Hickory Hardwood Flooring
Real Hickory or Pecan Hickory Floors

hickory Hardwood Floors

Hickory Flooring:
Variations in the grade of hickory hardwood flooring can can result in quite significantly different looking floors. The degree of colour variation, from quite white to a reddy brown, and the amount of natural character marks like knots and sap pockets can make the flooring look extremely rustic or quite refined.

Thus it is essential that you get either some great pictures that illustrate the grade you are buying or an in-store view of the same. All hickory floors are beautiful but not necessarily perfect for your decorating agenda.

This is partly due to the fact that hickory flooring is somewhat of a mixture of woods, 4 types of "true hickory" and one "pecan hickory", each species with different degrees of colour variation and degree of natural defects.

Flooring Grades:
Hickory hardwood flooring typically comes in a "select" or "select and better" grade with limited knots but can or can not have alot of colour variation depending on the source of the wood and the manufacturer. Some creative flooring manufacturer's have even coined the phrase "calico" flooring to make the two tone version sound more exotic.

Country or Rustic grades are also available, some with added "distress" marks created by the manufacturer and natural worm holes etc. offered up by nature, but you can always guarantee lots of colour variation. The rustic grades are not required to meet any particular quality standard so buyer beware!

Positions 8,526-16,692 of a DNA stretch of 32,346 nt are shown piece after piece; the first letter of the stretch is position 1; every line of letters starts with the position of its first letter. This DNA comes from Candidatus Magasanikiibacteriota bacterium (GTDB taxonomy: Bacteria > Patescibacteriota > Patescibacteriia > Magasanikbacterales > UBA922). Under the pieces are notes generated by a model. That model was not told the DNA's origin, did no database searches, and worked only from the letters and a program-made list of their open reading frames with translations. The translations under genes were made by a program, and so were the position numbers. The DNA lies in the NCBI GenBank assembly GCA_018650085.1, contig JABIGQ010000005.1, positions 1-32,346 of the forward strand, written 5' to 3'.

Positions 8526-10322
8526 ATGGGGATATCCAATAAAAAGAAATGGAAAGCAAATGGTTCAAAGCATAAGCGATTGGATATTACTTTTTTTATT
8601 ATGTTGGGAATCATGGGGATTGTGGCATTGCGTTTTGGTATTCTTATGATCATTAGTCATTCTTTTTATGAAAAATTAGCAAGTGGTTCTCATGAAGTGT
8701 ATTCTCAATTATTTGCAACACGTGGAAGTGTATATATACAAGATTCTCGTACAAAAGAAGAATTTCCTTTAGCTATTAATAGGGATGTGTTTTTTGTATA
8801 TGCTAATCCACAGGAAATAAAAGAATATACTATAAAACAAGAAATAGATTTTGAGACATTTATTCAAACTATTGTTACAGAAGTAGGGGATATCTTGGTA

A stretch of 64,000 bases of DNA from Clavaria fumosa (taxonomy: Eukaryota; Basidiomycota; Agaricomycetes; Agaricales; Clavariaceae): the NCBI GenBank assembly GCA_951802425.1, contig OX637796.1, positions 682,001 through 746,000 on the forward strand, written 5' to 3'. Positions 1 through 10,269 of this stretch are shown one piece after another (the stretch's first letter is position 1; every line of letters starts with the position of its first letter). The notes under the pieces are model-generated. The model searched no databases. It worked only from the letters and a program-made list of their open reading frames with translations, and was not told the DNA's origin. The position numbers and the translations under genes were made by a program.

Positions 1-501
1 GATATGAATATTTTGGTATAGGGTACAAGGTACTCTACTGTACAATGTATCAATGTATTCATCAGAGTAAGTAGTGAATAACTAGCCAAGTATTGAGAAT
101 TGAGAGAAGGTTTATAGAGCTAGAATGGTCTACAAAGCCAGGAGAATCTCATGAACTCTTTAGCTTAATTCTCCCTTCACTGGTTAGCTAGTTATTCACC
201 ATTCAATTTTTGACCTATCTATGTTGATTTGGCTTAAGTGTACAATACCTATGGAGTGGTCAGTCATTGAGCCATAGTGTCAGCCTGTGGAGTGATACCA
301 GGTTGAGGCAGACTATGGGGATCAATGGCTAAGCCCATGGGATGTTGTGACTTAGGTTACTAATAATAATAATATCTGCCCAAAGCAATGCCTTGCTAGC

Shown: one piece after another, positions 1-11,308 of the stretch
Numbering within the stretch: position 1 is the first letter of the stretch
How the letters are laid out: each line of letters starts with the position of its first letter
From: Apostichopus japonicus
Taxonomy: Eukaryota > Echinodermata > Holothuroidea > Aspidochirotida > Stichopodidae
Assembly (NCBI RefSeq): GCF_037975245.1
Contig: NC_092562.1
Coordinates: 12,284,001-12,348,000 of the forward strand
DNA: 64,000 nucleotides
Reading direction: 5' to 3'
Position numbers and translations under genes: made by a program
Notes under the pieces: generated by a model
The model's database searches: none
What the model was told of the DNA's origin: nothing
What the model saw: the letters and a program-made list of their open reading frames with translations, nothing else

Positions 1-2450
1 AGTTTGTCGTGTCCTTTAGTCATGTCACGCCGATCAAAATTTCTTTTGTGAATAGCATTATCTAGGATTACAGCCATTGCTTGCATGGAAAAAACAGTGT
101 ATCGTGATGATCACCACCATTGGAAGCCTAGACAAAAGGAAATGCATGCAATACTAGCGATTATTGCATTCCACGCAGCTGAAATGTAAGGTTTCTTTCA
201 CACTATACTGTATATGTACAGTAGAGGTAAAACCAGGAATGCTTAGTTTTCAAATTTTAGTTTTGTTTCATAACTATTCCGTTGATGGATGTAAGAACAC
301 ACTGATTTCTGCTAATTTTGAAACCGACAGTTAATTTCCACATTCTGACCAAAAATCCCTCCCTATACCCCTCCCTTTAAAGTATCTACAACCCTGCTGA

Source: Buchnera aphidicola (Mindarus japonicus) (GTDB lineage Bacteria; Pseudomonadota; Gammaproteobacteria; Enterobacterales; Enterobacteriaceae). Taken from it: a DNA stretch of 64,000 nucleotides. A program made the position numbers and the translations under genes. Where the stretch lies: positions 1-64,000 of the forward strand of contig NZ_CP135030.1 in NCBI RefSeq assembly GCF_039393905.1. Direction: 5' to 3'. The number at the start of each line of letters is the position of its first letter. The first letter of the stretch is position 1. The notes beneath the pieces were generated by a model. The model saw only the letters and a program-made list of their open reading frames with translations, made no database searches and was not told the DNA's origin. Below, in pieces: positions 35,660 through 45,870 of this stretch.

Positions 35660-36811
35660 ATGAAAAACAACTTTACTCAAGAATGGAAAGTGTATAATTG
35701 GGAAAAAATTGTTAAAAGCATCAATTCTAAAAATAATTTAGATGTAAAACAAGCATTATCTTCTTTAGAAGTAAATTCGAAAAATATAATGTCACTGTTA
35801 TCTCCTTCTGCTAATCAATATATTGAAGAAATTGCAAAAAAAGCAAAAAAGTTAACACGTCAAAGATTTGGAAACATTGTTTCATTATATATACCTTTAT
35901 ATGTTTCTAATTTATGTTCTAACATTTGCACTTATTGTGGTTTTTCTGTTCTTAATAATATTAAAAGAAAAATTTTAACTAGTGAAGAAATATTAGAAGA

Janka Rating: 1820
Hickory hardwood flooring with a Janka rating of 1820 is the hardest Canadian wood species and second hardest in the United States, behind mesquite flooring. This is a great feature when engaged in a discussion of durability. Hickory will withstand much of life's abuse, where other floors will wilt.

In comparison, we are all very familiar with red oak flooring. It has been the mainstay in the hardwood industry for a hundred years. The Janka hardness rating is only 1290 for northern red oak, so you can see that hickory represents allmost a 50% increase in density over the more common cousin. (The higher the number the denser the wood)

Unfinished or Prefinished Hickory Flooring:
As discussed earlier Hickory is a "hard" wood and NOT the easiest to sand. Refer back to its janka rating. In my experience it is also somewhat inclined to "fuzz" on sanding, making it a little difficult to debur with traditional methods. This can cause some grief in the staining process as well.

For both of these reasons, I'd always recommend that clients go with a prefinished hickory flooring and let the large manufacturers deal with the headaches.

Dimensional Stability:
Hickory shrinks quite significantly in the drying process, more than most other common North American Species. Researching Radial (average 7%) and Tangential(11%) Shrinkage from green wood to oven dry moisture content Hickory hardwood shrinks significantly more than say a traditional Northern Red Oak Hardwood with a radial shrinkage of 4%, and tangental of 8%.

For this reason it is important to buy hickory hardwood flooring from a reputable manufacture that has taken the time to dry the wood properly... otherwise it will be drying AND twisting in your home.

It is certainly not one of those species that you want to buy offshore knowing it has spent 4 months of its life in a ship's hold.

Further Information:
Hardwood Flooring
Other Wood Species of Hardwood Flooring
Janka Ratings For Hardwood Lumber